Science And Environment: How Gasoline Works

A brief overview of where gasoline comes from and how it works.

Gasoline is initiated in an engine by an ignition system that fires a high voltage spark through an air gap or sparkplug. The carburetor inside most engines mixes the gasoline with air in precise proportions. Most modern engines use electronics to control this process because it increase efficiency and reduces air pollution. It is very light in color and very flammable. Care should be taken very seriously when working with gasoline or storing it.

Gasoline is manufactured from crude oil inside a refinery. It contains more than 150 chemicals. First, it is run through a distillation tower, which is similar to a distillery for alcohol. Intense heat vaporizes most of the crude oil and the vapors rise. Compounds inside the vapor rise at different heights and are collected as they cool into liquids. These collection trays at the various levels and capture the liquids.

The first gasoline created was made from the lightest liquids. Kerosene was the middle liquid and industrial fuels came from the heaviest liquids. Anything left over was burned off. To make more gasoline, more crude oil was burned.



As automobile engines, airplanes and other modern machines needed cleaner gasoline, the refineries had to create better ways of distilling products.

Right before World War II, ExxonMobil developed a chemical engineering process called catalytic cracking or 'cat cracking'. The process breaks apart the heavier hydrocarbon molecules. This forces them into lighter components for gasoline. As the process was improved, it allows for higher quality gasoline and for more gallons to be retrieved from a barrel of crude oil. This process was hailed as the most revolutionalizing feat in 50 years.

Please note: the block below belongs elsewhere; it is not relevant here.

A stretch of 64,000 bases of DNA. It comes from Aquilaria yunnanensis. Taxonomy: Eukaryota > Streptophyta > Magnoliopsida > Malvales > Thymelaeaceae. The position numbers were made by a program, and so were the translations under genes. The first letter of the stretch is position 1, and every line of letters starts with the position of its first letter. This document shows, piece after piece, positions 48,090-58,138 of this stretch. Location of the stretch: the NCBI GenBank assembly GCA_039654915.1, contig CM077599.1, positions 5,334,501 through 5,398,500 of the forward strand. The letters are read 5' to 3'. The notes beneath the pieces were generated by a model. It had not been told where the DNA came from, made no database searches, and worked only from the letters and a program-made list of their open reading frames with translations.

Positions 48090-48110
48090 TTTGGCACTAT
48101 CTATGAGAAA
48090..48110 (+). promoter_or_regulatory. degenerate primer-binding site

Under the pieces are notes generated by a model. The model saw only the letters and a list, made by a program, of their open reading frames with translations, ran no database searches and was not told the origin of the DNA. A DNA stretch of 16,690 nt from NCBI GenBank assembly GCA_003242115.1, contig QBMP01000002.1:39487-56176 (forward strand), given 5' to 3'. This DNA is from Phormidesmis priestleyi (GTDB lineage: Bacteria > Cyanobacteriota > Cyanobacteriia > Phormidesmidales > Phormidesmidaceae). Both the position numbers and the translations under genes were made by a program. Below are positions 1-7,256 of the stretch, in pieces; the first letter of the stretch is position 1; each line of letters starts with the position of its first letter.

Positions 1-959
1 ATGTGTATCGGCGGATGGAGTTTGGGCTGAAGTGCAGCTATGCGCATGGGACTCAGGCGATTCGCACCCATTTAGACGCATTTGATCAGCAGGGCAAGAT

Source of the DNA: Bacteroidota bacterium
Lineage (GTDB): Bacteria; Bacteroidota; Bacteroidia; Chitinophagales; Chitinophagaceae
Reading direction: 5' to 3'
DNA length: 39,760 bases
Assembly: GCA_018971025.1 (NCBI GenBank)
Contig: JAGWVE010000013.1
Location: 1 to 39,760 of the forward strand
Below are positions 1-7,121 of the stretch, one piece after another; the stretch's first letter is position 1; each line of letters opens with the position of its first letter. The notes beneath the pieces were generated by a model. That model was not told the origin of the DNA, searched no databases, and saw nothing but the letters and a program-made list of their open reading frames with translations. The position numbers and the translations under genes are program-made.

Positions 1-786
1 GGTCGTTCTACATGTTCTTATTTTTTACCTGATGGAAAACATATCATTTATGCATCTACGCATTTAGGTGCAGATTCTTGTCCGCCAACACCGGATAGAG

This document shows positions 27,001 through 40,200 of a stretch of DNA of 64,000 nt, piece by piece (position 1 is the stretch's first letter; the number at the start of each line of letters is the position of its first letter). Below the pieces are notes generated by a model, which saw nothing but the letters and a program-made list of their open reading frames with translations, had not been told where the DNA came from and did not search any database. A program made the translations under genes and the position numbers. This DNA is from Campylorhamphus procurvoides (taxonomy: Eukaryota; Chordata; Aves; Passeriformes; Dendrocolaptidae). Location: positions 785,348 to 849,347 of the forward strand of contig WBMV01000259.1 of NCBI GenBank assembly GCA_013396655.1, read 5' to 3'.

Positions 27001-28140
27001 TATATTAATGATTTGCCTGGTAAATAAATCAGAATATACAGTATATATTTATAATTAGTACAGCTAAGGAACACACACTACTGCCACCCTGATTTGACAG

Even today, newer and better technologies are allowing refineries to create highly useful and cleaner products. Gasoline for today's engines needs to allow fast start-ups, smooth acceleration in all weather and run cleanly to prevent engine sticking. Each state has various requirements for gasoline as well. Automobiles in higher elevations need a different formulation than ones in lower elevations. Some states have strict limits on the amounts of volatile organic compounds (VOCs) in exhaust fumes because they contribute to air pollution.

Over the years, improvements to gasoline have ranged from having lead removed to lowering sulfur levels. The federal government has added restrictions as well through the U.S. Clean Air Act Amendments of 1990. Gasoline is being reformulated by adding oxygenates to the fuel and reducing emissions of nitrogen compounds (NOx) and VOCs. Vapor pressure reduction was made a requirement since the light compounds can evaporate into the atmosphere and contribute to ozone and smog.

Gasoline prices are affected by the different seasons. The logistics required getting the gasoline to the proper markets. Commodity markets affect prices because they are guessing about the future needs and supply and demand. The independent owners of gasoline stations set retail prices based on the wholesale price they received as well as prevailing market conditions and competition. Inventories of ready gasoline vary based on when peak conditions occur. Sometimes shortages occur and lead to higher gasoline prices.

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